It was decided that the trial would be televised so that the world could watch and listen. Ironically, few Israelis watched the trial because Israel had no television service at the time. It was Americans who watched daily, privileged to have nearly live coverage as well as an hour-long summary at the conclusion of each day. A group of around 545 journalists, diplomats, and international VIPs had seats in the courtroom. Eichmann sat behind bullet-proof glass wearing a suit and displayed virtually no emotion throughout the trial. It is thought that this demeanor was part of the defense’s strategy to rebuke any argument that he was passionate about his work.
The trial was the first time where survivor testimony was heard publicly in Israel, and this played an important role in publicizing the atrocities that Eichmann committed. Ultimately, after much debate and refashioning the case against Eichmann, 110 Holocaust survivors were asked to testify to the impact of Nazi measures in western Europe and the anti-Jewish measures they had experienced from the 1930s until the end of the war. This type of testimony did not only focus on events in which Eichmann took part, because the prosecution searched for testimony and documents on every aspect of the Nazi campaign against Jews. In addition, other survivors came forward, claiming to have seen Eichmann in a particular ghetto or camp. While these testimonies could not always be trusted, it was important for the prosecution to hear from Avraham Gordon, who was the only survivor to testify that Eichmann had murdered someone with his own hands.
Eichmann was called on to testify about different pieces of documentation and evidence. He generally claimed that he was following orders, doing his job well, and would have wanted to continue doing this work just as efficiently as he had done it throughout the war.
On December 15, 1961, Eichmann’s judgment was given. On counts one, two, and three, crimes against the Jewish people, the judges found that between 1941 and 1945, there was not one place where the accused did not act in one way or another with a varying degree of intensiveness. However, they found no evidence of intent to destroy the Jews or cause conditions likely to their destruction in 1938-1941 and acquitted him on that charge. Except in the case of Theresienstadt, there was no evidence that Eichmann forced sterilization, so he was also acquitted on count 4. Eichmann was found guilty of crimes against humanity, counts five to seven. He was convicted of war crimes and crimes against non-Jewish victims, counts eight through eleven. While the bench did not find sufficient evidence to convict Eichmann of the alleged murder of children from Lidice, it did find him guilty of membership in the hostile organizations of the SS, SD, and the Gestapo. For these convictions, Eichmann was sentenced to death.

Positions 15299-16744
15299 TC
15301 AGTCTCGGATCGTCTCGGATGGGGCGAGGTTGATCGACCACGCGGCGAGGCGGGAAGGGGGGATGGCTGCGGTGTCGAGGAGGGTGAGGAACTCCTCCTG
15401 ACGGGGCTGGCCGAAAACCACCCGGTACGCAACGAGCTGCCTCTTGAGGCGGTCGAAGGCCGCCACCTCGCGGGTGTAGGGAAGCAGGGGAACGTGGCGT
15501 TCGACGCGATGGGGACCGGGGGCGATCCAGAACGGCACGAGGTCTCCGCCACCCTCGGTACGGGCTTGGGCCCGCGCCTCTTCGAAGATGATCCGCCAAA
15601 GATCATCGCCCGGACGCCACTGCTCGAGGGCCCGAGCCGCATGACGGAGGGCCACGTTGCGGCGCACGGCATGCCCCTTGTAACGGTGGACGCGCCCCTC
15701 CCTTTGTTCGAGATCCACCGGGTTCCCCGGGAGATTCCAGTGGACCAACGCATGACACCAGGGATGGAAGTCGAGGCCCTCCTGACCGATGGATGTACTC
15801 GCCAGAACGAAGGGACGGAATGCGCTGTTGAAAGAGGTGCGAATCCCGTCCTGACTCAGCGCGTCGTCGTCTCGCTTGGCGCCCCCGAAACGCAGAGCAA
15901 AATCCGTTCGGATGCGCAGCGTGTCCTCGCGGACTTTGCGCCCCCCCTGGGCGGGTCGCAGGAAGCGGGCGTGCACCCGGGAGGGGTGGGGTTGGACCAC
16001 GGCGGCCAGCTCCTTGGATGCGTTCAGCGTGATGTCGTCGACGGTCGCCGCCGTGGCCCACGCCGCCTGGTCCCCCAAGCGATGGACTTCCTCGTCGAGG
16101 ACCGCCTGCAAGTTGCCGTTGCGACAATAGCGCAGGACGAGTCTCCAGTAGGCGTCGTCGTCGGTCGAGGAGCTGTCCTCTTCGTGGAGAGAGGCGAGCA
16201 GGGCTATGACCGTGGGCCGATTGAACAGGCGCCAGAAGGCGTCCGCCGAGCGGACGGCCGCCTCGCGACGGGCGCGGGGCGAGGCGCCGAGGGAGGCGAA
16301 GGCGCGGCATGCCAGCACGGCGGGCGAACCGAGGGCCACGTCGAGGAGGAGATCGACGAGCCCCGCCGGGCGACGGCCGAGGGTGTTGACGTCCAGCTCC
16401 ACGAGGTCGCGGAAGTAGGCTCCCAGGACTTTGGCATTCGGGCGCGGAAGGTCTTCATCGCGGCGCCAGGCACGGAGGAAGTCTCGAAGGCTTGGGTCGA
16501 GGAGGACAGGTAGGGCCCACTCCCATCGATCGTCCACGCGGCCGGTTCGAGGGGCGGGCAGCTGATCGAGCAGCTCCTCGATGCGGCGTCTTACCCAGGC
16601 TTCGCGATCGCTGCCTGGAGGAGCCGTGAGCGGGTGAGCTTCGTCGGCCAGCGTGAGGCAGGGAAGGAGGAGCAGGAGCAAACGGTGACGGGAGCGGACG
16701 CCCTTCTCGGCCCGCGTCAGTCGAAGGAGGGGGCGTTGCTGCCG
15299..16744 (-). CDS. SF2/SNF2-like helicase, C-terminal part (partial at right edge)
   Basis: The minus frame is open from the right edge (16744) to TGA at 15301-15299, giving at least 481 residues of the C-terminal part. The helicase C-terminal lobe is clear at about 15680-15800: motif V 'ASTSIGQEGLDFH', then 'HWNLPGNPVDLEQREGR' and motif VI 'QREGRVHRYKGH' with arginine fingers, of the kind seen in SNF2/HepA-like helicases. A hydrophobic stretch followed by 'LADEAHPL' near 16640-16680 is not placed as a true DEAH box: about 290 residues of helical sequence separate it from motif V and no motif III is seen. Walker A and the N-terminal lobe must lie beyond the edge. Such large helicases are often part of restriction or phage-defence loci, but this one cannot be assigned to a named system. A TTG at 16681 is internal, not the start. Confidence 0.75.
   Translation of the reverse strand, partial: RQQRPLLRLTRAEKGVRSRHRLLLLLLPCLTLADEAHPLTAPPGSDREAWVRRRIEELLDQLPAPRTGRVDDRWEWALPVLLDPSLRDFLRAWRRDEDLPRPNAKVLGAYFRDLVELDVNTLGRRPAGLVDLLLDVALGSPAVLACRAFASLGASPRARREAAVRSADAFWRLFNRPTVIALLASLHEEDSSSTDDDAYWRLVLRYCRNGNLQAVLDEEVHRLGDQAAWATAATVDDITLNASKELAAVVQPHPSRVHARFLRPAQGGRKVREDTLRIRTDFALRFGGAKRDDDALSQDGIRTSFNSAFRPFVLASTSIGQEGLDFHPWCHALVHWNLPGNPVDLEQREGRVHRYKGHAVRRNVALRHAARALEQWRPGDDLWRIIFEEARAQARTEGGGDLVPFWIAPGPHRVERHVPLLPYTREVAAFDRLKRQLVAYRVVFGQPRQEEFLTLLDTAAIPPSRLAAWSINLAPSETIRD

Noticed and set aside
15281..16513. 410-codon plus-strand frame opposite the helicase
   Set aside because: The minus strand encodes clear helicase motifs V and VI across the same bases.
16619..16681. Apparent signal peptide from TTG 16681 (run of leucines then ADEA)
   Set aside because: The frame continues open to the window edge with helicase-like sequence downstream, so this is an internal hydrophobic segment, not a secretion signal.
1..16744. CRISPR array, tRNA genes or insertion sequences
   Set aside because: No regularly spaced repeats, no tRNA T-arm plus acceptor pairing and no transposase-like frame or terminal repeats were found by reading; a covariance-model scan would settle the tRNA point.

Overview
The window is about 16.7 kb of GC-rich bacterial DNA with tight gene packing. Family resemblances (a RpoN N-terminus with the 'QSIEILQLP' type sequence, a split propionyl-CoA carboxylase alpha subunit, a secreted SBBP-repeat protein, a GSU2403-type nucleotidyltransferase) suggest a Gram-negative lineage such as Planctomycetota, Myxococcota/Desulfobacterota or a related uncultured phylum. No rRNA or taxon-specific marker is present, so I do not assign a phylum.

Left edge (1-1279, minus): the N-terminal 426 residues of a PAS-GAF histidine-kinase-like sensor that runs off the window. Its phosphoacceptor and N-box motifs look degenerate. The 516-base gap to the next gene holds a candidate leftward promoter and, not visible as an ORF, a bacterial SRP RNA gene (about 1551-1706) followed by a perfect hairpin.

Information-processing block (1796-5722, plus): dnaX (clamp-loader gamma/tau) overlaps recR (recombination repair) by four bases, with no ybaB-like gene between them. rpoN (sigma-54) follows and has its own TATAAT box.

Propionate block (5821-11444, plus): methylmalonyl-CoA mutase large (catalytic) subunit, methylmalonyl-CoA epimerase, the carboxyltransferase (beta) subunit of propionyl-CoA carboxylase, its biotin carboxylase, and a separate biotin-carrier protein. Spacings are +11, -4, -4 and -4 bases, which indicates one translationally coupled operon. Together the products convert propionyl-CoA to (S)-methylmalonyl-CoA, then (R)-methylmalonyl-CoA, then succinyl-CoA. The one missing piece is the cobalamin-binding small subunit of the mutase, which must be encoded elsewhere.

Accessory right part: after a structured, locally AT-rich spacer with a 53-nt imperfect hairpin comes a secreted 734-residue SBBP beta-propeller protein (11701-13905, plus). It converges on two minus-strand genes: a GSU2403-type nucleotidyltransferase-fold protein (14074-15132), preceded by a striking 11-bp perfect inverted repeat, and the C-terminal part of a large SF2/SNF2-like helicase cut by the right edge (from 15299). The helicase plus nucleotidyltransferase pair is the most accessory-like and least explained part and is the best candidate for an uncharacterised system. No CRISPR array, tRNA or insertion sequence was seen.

Eichmann was hanged at midnight on June 1, 1962 and his body was cremated. His final words were “Long live Germany, long live Argentina, long live Austria. These are the three countries with which I have been most connected and which I will not forget. I greet my wife, my family and my friends. I am ready. We’ll meet again soon, so is the fate of all men. I die believing in God.”
Eichmann’s trial was the first time that the Holocaust of European Jewry was the center of the war narrative. It stimulated the publication of biographies, document collections, and historical studies. The sight of survivors giving testimony and the sympathetic reception of their stories emboldened Jews within and outside of Israel to recall their experiences of persecution and endurance. This pivotal trial shaped not only the memory of this heinous criminal, but also the way in which the Holocaust is discussed and commemorated in society today.
Ways to Discuss the Eichmann Trial with Students
High school students are often interested in courtroom trials and learn about it through social studies courses. For that reason, discussing the Eichmann trial in the classroom can generate attentiveness and introduce another element of Holocaust history.
Below are a couple of suggestions for ways to approach this topic in the classroom:
- Hannah Arendt, a German-Jewish journalist who covered the Eichmann trial, published her columns in a book called Eichmann in Jerusalem, which was published in 1963. Her commentary and depiction of Eichmann shaped the icon that he became, and triggered massive controversy. Her book and the surrounding criticism might be a good place to start with students. It will raise questions about evil and the perpetrators of the Holocaust.
- Discussing Nazi hunting might also be a segue into the discussion of Eichmann’s capture and trial. After teaching students about the Holocaust, it is natural for them to ask about what happened to the criminals who committed these horrific acts. By discussing those who were located and how people are still trying to find and bring Nazis to justice, you will be able to discuss the Eichmann trial in a larger context.